As Tia Marta announced last week, curry is in the air! When I was a kid, my sister’s friend’s mom from Japan introduced us to Japanese curry. Apparently the British introduced a westernized Indian curry to Japan in the 1800s, and cooks there made it their own. Sweet and mild, it really tastes like no other curry in the world. Recently, I learned that the spices from the Japanese curry roux bricks I used all these years is available as a powder with no oil, thickener, MSG or anything but the spices!
After consulting many recipes, I started by caramelizing lots of onions and a little garlic in butter.
I then added half as much curry powder as flour to thicken the sauce.
When the flour and spices were moistened by the butter and cooked, I had essentially made the curry paste we always used to buy. To that I added water and ground beef, like I remember my sister’s friend’s mom used. She also used plenty of diced carrots. Tucson CSA carrots are in season now but they are so pretty I left them in coins.
She also used bell pepper and apple, everything cut in tiny pieces or even grating the apple. Potatoes our family added years ago because they were in the photo on the curry paste box. It also makes for a heartier dish, which we often made while camping or backpacking.
As the veggies became tender, I added a few of the fun secret ingredients suggested online to see if I could mimic my taste memory. The suggestions included all manor of sweet and savory condiments, reminiscent of the secret ingredients cooks add to mole for background complexity. I added sake, mirin, soy sauce, miso and honey (Sleeping Frog honey via Tucson CSA). Other suggestions were ketchup, chocolate, coffee, red wine, cheese, yogurt, vanilla, banana, chutney, oyster sauce, Worcestershire sauce, tonkatsu sauce, etc.
Mine needed chile, so I added Santa Cruz Hot from Tumacacori, a kitchen staple with a bright flavor and amazing color.
As the pot simmered, I tasted. After a little more miso and soy sauce to balance the sweet onions and honey, WOW, it really worked! In fact now that I eat so seasonally, I often don’t purchase the apple and bell pepper, but they made a huge difference to this tasting like my childhood memory.
I ate it with Japanese short grain white rice as my sister’s friend’s mom did.
Ideas for curry are in the air…On an adventurous (pre-Covid19) tour of Morocco last February 2020, as fellow travelers, we befriended a remarkable character, Kip Bergstrom, an enthusiastic foodie who seeks out the absolute “right source” for his gourmet dishes. Diving headlong into Moroccan lamb, he found a local, caring sheep farm (for him Connecticut) and has become online chef for www.wearwoolnewlondon.com!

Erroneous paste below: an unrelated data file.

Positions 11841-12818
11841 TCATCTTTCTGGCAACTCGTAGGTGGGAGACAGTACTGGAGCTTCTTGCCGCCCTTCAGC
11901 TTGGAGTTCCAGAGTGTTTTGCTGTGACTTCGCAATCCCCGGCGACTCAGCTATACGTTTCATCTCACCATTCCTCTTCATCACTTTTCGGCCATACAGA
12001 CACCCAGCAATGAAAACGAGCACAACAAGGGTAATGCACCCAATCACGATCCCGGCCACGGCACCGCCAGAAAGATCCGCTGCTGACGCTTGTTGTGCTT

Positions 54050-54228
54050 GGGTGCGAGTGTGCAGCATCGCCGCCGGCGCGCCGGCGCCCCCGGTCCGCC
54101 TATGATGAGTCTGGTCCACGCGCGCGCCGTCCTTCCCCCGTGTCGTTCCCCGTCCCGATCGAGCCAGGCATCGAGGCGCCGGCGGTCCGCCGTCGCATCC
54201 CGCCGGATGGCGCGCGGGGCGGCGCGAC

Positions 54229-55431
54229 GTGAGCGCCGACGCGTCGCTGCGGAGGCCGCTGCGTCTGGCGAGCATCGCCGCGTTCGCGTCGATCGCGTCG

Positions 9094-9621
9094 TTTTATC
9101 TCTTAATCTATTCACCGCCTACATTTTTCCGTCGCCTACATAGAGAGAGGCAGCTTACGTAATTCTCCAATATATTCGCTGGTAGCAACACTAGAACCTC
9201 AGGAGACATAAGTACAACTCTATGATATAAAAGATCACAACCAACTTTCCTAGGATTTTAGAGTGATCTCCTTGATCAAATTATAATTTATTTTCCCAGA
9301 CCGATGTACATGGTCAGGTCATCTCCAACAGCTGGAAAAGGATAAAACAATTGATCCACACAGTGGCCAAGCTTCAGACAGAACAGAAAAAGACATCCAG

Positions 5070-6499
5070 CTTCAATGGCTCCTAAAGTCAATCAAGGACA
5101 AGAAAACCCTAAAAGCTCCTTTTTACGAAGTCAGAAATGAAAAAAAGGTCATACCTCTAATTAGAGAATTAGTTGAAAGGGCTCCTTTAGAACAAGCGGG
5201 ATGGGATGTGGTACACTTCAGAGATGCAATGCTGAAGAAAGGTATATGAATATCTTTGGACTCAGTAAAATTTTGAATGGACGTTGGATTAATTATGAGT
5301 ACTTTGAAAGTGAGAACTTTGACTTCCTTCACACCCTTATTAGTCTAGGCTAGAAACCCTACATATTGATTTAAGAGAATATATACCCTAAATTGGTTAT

Curry dishes call for crystallized ginger so my inventive Southwest solution is candied local fruit rinds as “side boys” or toppings!
Tia Marta here to share how Kip’s “LambStand” has inspired me to go local with lamb curry in the Southwest. Being a mindful omnivore, I found Sky Island Brand from the 47-Ranch near Tombstone, AZ, providing lamb at Bisbee and Sierra Vista Farmers’ Markets from their arid-adapted, heritage churro sheep.
My family tradition at Easter has always been to serve lamb roast–then lamb curry soon after, so I’m getting ready. Mom’s favorite touch to complement complex curry flavors was to dress the table with a festive array of toppings all around the main dish–what she called “curry boys” or “side boys.” (Not sure the derivation of this term—like servants long ago around the table offering toppings?) Regardless, these complementary dishes are a visual and gastronomic joy, so I’ve taken it as a fun challenge to create local Southwest curry toppings from local gardens and desert harvests. These flavor combos promise to surprise and delight you in any curry dish–lamb or vegetarian….
In place of regular store-bought toppings called for in typical curry recipes, here are my creative suggestions:
Fresh from the garden, here are ingredients to make Muff’s Chirichurri Mint Sauce.
In place of regular mint sauce, I make a Southwest version of chimichurri sauce:
Muff’s Chimichurri Mint Sauce Recipe:
Ingredients: handful (1/2 Cup) fresh mint leaves from the garden
2 Tbsp chopped I’itoi’s onions (tops and all) from our mini-oasis veggie patch (also available from Mission Garden as starts (or shallots chopped)
3-4 small cloves heirloom garlic (or 2 lg garlic cloves) chopped
2-3 little chiltepin peppers whole (when I can get there before the birds–use sparingly) OR 1/2 tsp chile pepper flakes
1/2-2/3 Cup red wine vinegar,
1 Tbsp olive oil
Optional–up to 1/4 Cup fresh cilantro chopped
Chimichurri Mint Sauce Directions: Blender, chill and serve fresh in a small cruet.
In place of the traditional peanut “side” I like our local bellotas (Emory oak acorn nutmeats) or pinyon pinenuts.
In place of shaved coconut, I purchased jujube fruit from Tucson’s Mission Garden–grown in the Chinese garden section there.
In place of raisins and coconut toppings, try dried jujubes, desert hackberries, or crunchy dried chun (saguaro fruit)!
Chutney is a must as a curry topping! Using a variation on Mom’s recipe, I make a local peach-mango and barrel cactus fruit chutney that should win prizes. You can find a fabulous cactus-with-chia chutneys or barrel cactus seed mustard at BeanTreeFarm ordering online for easy pick-up.